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They Save Horses, Don’t They?

Kentucky Struts release great album with a great concept for a great cause

1 Comment · Wednesday, December 14, 2011
Todd Lipscomb didn’t deliberate very hard or very long in conceiving the concept around the second album from his locally based band The Kentucky Struts. Like most great ideas, it was a flash of illumination in a contemplative moment.   

Beyond the Grave Concerns

The Koffin Kats aim for life beyond blood, guts and just getting by

1 Comment · Wednesday, December 14, 2011
For a show focused on two skeevy, aimless teenagers, Beavis and Butt-Head sure has done a lot of good for the world. In its original run, the MTV program delivered endless numbers of gloriously stupid dirty jokes, set the stage for Daria, and gave hundreds of musicians exposure by way of playing music videos alongside the duo’s inane commentary. That last practice inadvertently led to the creation of The Koffin Kats.  

Strawberry Letter #4

Wussy proves they’re ready for their close-up with fourth album

0 Comments · Wednesday, December 7, 2011
Wussy’s members are in the MOTR Pub basement, basking in the post-Cincinnati Entertainment Awards glow after closing the 2011 ceremony with a clattering bang. The new songs from the just-released Strawberry are still gelling on stage, but the thrilling anticipatory undercurrent in Wussy’s performance suggests these fresh set additions are blossoming with time-lapse photography speed.   

Rocket Men

The unlikely rebirth of Ohio Punk pioneers Rocket From the Tombs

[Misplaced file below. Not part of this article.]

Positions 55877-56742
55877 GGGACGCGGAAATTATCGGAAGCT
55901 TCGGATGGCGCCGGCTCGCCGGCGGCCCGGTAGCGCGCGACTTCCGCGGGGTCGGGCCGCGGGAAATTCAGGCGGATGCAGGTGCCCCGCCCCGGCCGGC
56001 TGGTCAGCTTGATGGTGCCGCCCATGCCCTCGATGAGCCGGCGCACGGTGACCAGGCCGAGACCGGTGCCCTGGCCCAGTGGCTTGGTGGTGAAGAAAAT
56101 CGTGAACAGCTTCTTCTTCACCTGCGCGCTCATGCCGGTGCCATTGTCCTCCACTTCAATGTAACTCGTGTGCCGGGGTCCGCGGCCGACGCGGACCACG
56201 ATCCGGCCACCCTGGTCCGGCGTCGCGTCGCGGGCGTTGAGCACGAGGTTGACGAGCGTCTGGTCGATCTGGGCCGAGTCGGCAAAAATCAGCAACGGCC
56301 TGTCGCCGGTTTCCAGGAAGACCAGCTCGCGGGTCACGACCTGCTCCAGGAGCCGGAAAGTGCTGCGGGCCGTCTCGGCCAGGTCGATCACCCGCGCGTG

1 Comment · Wednesday, December 7, 2011
The remarkable resurgence of Rocket From the Tombs is a historic band reunion, one that comes with classic old material plus a brand-new album. It also brings to town two legends of Punk/Post Punk who now play in Rocket — Pere Ubu’s David Thomas and Dead Boys’ Cheetah Chrome.  

Tommy Gets His Ya-Ya’s Out

Guns N’ Roses’ Tommy Stinson keeps adding chapters to his storied career

1 Comment · Wednesday, November 30, 2011
Sherman, set the Wayback Machine to 1983. We’re visiting Bogart’s in Cincinnati, Ohio, where young publicity manager Brian Baker is witnessing the second area appearance of R.E.M., which he’s vigorously advertised for a net result of just over 300 attendees. Local Art Pop provocateurs Junta have just finished, and the stage is taken by The Replacements, a last-minute addition via R.E.M.’s booking agent.   

Some Great Awards

2011 CEA ceremony offers proof that local music is in peak condition

0 Comments · Tuesday, November 22, 2011
The 15th annual Cincinnati Entertainment Awards Nov. 20 at Covington’s Madison Theater once again brought together people from all facets of the Greater Cincinnati music scene and gave them one hell of a party. Along with offering one of the best people-watching experiences of the year, the packed crowd in attendance was treated to great “mini-sets.”  

Old Times Are the Best Times

Cincinnati’s Tillers join Uncle Mike Carr for the new Wild Hog in the Woods

0 Comments · Wednesday, November 16, 2011
So much has happened in The Tillers’ universe that it’s overwhelming for the band to consider events that have transpired between their 2009 sophomore release, By the Signs, and their new album, Wild Hog in the Woods. “We got haircuts,” guitarist Sean Geil deadpans, alluding to his closely cropped hair and vocalist/banjoist Mike Oberst’s obvious lack of braids.   

Who Are They?: A tale of the Who concert, Dec. 3 1979

3 Comments · Wednesday, November 16, 2011